Galleries and Museums Post-lockdown

 Galleries and Museums Post-lockdown

With the UK swinging back to a new normality, I’ve asked some of the artists we work with through the LEWIS Foundation about returning to galleries and museums as they reopen. I spoke to Katrīna Kucane and Yoel Raminsinfante, who graduated from Chelsea College of Art on a BA (Hons) Interior Spatial Design and a Postgraduate Diploma in Fine Art.

According to a poll taken last year before the first lockdown ended as museum and galleries preparing to reopen, the public appeared uneasy and not ready to return to galleries and museums. Even with all the preparation, most public collections and exhibitions moved to online spaces, with attendance to physical exhibitions impossible during the lockdown. A year later, we now see the cultural sector reopening and people planning their slow return to normality. Both Marina Ambrovic and Yayoi Kusama’s show have been pushed back to this year. After nearly a year of not visiting galleries and museums, what do artist think of returning to public exhibitions? Have they missed interacting with art enough to actively re-engage in visiting exhibitions? 

I asked a designer and artist who have prints of their end-of-year exhibition work in the Team LEWIS Exhibition, who shared their take on galleries and museums post-lockdown. 


Hi Joshua.

To answer your questions. What I think: The online platforms work in the art field up to a certain point, can be a nice tool to promote, inform, boost etc. But will never replace the physical engagement with the artwork within the physical space. 

These interactions bring a whole lot of new experiences to the audience and the work itself. At the same time, no matter how good the digital version can be, it is never the same as being inches away from a piece and witness materials, painting strokes and many other details depending on the media.

I will definitely visit a gallery over online shows. Although a few months ago, looking into painting as an expanded field, I got myself into moving images. I agree that this media works better than others on online platforms and engages viewers more. (Regardless of the spatial physicality of works, different media interacting in the same environmental setting as a Community ( gallery space ) deliver a better message, cultural and traditional.


The Call (2020-21)


Yeol then shared clips from some of his video work conducted during the lockdown. According to the artist, there has been quick experimental engagement with Instagram during lockdown due to covid19, which killed the city life for the artist and allowed for Black Lives Matters to gain international recognition.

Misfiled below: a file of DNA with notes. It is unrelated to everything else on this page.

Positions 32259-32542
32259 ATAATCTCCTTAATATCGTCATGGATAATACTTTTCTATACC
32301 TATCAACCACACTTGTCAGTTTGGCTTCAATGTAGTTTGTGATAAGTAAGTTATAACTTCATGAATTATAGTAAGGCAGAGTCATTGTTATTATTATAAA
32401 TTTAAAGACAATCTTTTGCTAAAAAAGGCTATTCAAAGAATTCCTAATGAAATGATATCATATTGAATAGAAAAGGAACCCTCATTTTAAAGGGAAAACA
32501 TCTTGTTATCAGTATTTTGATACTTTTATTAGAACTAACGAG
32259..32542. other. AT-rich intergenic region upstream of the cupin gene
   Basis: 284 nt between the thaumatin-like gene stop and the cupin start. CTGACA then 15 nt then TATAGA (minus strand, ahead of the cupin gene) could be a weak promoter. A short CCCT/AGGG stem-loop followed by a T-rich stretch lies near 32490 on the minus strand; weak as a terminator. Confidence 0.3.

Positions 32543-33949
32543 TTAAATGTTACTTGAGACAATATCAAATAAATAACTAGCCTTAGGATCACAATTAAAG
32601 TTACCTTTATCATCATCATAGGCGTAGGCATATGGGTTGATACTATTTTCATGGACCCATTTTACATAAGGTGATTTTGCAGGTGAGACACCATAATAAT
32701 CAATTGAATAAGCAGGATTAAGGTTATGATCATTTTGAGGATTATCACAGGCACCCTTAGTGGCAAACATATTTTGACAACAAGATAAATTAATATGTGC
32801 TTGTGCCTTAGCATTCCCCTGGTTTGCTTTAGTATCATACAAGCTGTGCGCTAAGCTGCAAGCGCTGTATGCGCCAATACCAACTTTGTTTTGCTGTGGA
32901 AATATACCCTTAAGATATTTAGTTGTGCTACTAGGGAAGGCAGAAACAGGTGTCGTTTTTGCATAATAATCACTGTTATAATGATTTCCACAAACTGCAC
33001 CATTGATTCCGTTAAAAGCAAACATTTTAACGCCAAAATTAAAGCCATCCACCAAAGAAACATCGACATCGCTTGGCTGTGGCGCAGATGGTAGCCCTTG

Next, an interior design graduate, Katrīna Kucane, shared her thoughts on galleries and museums post-lockdown through an email conversation between her and me. 


JY: With the last 12 months of not visiting galleries or museums, will people return? Have they missed art enough to want to actively re-engage? 


KK: Yes, with museums gone, I do believe people will return. For a reason, people have missed public places and going somewhere, which reminds them of the times before the pandemic. I don’t think people would go crazy once museums open as they would be very cautious because no one wants to go through this again. But it is calming to know that places like museums will open soon, as I have missed visiting them, it is one of my favourite things to do on my days off - to walk around calmly, look at paintings and artworks, seeing people enjoy them as well, artists to sit with their pencils and sketchbooks and draw something from their favourite painting and not minding people standing behind them and admire their work. It’s like a different world. Also, virtual galleries have been presented during the lockdown period. It was a great idea to stay connected to art and exhibitions, but it is not the same experience as going to the actual space and seeing work up close and taking it all in. Museums and galleries can’t be easily replaced as they have been around for many years. The experience, the feelings are irreplaceable.


JY: Post-June 21 lockdown, what will you do? Will you visit an exhibition or art space? If so, which ones? If not, why not? 


KK: I would love to go and visit an exhibition or an art space because I had realised I didn’t take the full advantage of seeing amazing ones when I had the chance. And I don’t want to miss another opportunity. 

The exhibitions I would like to see are Yayoi Kusamas Infinity Mirror Room - Filled with the Brilliance of Life in London’s Tate Modern. I believe I had visited it before when I was younger. It truly was an amazing experience. Alice: Curiouser & Curiouser in V&A I assume would be quite an art show to see because it is exploring origins and adaptions in an immersive and theatrical show of Alice’s Adventures in Wonderland. These two would be the ones I really would like to see and wouldn’t like to miss. But I am definitely keeping an eye for free exhibitions and just revisiting the ones I have seen before. No matter what, they always bring me joy. 


Please visit these websites to find out more about Team LEWIS Foundation or my professional practice.


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